Tuesday, March 23, 2010

In Thailand, black magic is politics as usual

Robert Horn (TIME.com, Mar. 20, 2010)

A Hindu priest performs a ritual after supporters of deposed Thai premier Thaksin Shinawatra spilled blood at [coup leader] Abhisit Vejjajiva's offices in Bangkok on March 16, 2010 (AFP/Getty/Christophe Archambault).

BANGKOK - The images were shocking — and strange. On Tuesday, thousands of Thai protesters splattered buckets of their own blood outside the Prime Minister's office in Bangkok as a Brahmin priest in flowing white robes lit incense, chanted spells and cast a curse upon the government.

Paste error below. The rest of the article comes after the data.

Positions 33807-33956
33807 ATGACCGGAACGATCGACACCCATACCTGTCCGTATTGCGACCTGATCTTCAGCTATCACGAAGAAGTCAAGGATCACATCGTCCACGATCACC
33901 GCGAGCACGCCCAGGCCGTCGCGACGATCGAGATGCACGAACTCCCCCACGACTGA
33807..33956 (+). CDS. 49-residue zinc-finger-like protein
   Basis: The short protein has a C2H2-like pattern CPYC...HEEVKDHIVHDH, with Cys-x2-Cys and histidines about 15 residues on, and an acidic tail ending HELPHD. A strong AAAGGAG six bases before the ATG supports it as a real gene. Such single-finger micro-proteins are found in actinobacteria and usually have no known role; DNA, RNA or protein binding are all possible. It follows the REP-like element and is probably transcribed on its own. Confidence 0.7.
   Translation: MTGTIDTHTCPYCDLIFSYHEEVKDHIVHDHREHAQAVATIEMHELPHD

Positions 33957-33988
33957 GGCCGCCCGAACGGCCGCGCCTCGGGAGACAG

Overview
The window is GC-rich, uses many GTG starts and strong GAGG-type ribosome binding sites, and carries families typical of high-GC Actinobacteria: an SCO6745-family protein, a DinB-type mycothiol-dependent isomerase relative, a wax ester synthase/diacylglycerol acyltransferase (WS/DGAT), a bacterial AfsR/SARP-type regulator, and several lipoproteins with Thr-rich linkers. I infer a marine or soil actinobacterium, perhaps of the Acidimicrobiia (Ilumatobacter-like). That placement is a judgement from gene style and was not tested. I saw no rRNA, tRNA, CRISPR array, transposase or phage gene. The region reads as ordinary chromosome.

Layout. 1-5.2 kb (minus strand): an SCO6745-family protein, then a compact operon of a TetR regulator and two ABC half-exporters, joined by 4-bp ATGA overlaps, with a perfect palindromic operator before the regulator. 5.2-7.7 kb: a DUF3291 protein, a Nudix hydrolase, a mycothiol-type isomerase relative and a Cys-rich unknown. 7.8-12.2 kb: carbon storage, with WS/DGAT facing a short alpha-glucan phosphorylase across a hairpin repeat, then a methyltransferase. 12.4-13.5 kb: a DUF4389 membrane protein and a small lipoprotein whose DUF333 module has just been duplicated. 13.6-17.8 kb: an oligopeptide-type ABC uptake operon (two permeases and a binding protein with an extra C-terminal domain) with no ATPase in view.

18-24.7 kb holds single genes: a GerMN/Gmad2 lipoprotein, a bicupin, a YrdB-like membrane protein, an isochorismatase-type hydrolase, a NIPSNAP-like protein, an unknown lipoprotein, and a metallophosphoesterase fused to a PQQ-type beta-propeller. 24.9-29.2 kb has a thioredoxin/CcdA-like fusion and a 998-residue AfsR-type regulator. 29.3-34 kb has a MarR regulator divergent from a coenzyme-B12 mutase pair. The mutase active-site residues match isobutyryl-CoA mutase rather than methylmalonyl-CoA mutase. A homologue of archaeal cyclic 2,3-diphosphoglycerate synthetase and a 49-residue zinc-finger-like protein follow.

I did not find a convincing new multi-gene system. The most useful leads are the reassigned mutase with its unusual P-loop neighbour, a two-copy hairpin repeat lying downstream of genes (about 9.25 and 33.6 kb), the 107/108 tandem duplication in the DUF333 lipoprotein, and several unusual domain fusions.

As theater, it was both effective and mysterious: clips of the blood curse led international news broadcasts, with viewers and analysts bewildered as to what the protesters were trying to achieve. But in Thailand, it was anything but an aberration.

Curses, dark rituals, and black magic have long been part of the political culture of the country and some of its neighbors. And to some Thai analysts, the strange rite was a rare public revelation of a more covert aspect of the ongoing conflict between the country's political movements — a war of the supernatural. More>>

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